The melodic opener 'This Is Love' is a fine song, catchy and certainly within the sign of the times, very 'plastic new wave', a style quite prominent at the time. Nothing wrong with a smart pop song from time to time and this is a real good one. Tony Beard bashes hard, the trembling synths carving a mood , a sensational melody that Tony does well in carrying forward, a cool 'slinky' guitar intervention and a turbo-charged section that has a 'do what you want' sizzle that combines a sweet synthesized flurry. Yes, the lyrics are corny, that very un-prog 'love' stuff, yeah, I know, Yuck! Whatever'

The infuriatingly addictive 'Man of Spells' has been playing in my head for so long, I believe it has its own drawer in my cortex, even though it does sound a lot like Brit synth-pop band Naked Eyes, fueled by screeching and meowing synthesizers, spewing along a drop-dead beautiful melody that is ear-candy. The legendary Steve Gadd handles the slick beat propelling this superb piece ahead, Darryl playing with his (heart) strings and Banks throwing in some delicate ivory tangents.

Maintaining the sweet seduction, 'And the Wheels Keep Turning' is another strong melody with a decent vocal from Tony, though he is not an opera singer by any stretch. But honestly, no worse that Steve Howe, Steve Hackett and many other prog heavies. So he sounds a bit like Neil Tennant (Pet Shop Boys), so what? A nice slippery synth solo adorns the light flavored tune.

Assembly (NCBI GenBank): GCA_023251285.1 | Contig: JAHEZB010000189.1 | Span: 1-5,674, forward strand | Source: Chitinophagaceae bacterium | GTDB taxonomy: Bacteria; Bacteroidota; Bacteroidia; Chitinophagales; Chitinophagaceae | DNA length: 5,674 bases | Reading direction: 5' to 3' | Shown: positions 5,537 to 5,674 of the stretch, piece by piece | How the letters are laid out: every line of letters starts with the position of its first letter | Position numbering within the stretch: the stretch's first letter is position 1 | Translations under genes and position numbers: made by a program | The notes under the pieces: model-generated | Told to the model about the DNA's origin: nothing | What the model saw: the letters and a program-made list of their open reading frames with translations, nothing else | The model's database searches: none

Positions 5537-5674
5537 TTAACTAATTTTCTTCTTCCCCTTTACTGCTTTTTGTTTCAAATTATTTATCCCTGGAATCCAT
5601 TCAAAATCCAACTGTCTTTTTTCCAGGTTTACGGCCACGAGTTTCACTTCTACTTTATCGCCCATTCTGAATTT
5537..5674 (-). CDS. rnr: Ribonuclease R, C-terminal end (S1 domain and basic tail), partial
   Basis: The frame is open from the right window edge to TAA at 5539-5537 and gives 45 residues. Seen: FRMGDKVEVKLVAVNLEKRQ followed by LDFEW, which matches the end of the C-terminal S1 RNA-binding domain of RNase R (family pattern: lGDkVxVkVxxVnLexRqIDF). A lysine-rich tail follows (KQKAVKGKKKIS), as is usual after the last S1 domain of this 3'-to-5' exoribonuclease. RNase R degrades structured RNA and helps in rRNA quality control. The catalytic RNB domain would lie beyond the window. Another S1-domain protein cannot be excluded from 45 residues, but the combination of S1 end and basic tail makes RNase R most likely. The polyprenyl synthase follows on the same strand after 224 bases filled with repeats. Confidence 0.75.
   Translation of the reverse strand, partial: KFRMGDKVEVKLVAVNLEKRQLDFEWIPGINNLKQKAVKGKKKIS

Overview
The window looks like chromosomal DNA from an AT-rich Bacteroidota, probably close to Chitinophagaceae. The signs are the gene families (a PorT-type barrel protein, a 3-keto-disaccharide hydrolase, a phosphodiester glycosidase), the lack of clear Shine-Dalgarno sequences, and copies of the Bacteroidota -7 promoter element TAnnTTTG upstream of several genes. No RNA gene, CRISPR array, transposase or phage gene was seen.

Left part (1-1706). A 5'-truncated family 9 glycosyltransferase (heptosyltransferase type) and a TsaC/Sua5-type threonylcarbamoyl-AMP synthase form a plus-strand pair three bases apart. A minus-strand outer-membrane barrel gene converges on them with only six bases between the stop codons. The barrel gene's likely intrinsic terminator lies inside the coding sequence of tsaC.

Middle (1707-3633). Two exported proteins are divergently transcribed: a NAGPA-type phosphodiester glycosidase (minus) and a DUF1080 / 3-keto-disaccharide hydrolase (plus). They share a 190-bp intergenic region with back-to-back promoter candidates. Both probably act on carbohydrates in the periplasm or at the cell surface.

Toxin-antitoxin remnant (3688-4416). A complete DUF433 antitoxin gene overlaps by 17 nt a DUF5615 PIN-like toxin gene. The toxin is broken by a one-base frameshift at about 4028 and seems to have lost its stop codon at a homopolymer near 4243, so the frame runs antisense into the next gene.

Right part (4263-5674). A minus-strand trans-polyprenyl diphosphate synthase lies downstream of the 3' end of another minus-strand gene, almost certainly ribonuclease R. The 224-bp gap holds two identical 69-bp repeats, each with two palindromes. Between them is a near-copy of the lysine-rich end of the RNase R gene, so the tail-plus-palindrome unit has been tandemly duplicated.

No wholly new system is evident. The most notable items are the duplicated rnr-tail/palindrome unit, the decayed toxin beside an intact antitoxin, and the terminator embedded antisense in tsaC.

Though the melody on 'Say You Will Never Leave Me' eerily rekindles memories of the Beatles, particularly John Lennon, one must give credit to Tony for attempting a rather effort laden vocal that is both demanding and challenging. The sweeping orchestrations are remarkable with tons of string synths blaring along. 'Thirty Threes' is all instrumental, heavily electronic and totally enjoyable piece of music with cascading sweeps of synthesized orchestrations and clever electronic keyboard textures. With 'Charm', these are the two more proggier pieces, since there is no singing to be found.

The suave and bouncy 'By You' continues the accessible style, Tony singing rather well (he does manage to hit a few high notes which BTW, many in prog would falter at) as cannonading keyboard bubbles float convincingly in a pool of moody sounds. Yes its mechanical yes it sounds more like Thomas Dolby and his science blindness but those were the times, people!